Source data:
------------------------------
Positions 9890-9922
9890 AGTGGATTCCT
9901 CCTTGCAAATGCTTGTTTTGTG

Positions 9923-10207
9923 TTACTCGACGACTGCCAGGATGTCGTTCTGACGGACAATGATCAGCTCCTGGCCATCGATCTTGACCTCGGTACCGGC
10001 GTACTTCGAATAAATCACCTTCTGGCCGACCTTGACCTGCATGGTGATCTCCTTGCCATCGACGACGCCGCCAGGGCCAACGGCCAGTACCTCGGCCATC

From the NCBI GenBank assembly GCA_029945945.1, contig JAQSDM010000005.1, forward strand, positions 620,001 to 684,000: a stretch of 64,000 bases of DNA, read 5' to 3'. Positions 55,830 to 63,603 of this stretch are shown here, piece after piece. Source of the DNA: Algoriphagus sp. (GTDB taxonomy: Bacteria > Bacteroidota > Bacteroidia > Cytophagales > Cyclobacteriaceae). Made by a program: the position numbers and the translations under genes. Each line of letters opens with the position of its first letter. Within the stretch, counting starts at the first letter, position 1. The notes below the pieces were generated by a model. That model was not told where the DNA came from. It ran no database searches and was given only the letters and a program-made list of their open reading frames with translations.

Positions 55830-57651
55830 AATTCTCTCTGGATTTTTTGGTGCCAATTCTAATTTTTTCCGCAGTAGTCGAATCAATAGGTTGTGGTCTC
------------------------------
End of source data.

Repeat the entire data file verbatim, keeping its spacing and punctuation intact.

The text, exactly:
Positions 9890-9922
9890 AGTGGATTCCT
9901 CCTTGCAAATGCTTGTTTTGTG

Positions 9923-10207
9923 TTACTCGACGACTGCCAGGATGTCGTTCTGACGGACAATGATCAGCTCCTGGCCATCGATCTTGACCTCGGTACCGGC
10001 GTACTTCGAATAAATCACCTTCTGGCCGACCTTGACCTGCATGGTGATCTCCTTGCCATCGACGACGCCGCCAGGGCCAACGGCCAGTACCTCGGCCATC

From the NCBI GenBank assembly GCA_029945945.1, contig JAQSDM010000005.1, forward strand, positions 620,001 to 684,000: a stretch of 64,000 bases of DNA, read 5' to 3'. Positions 55,830 to 63,603 of this stretch are shown here, piece after piece. Source of the DNA: Algoriphagus sp. (GTDB taxonomy: Bacteria > Bacteroidota > Bacteroidia > Cytophagales > Cyclobacteriaceae). Made by a program: the position numbers and the translations under genes. Each line of letters opens with the position of its first letter. Within the stretch, counting starts at the first letter, position 1. The notes below the pieces were generated by a model. That model was not told where the DNA came from. It ran no database searches and was given only the letters and a program-made list of their open reading frames with translations.

Positions 55830-57651
55830 AATTCTCTCTGGATTTTTTGGTGCCAATTCTAATTTTTTCCGCAGTAGTCGAATCAATAGGTTGTGGTCTC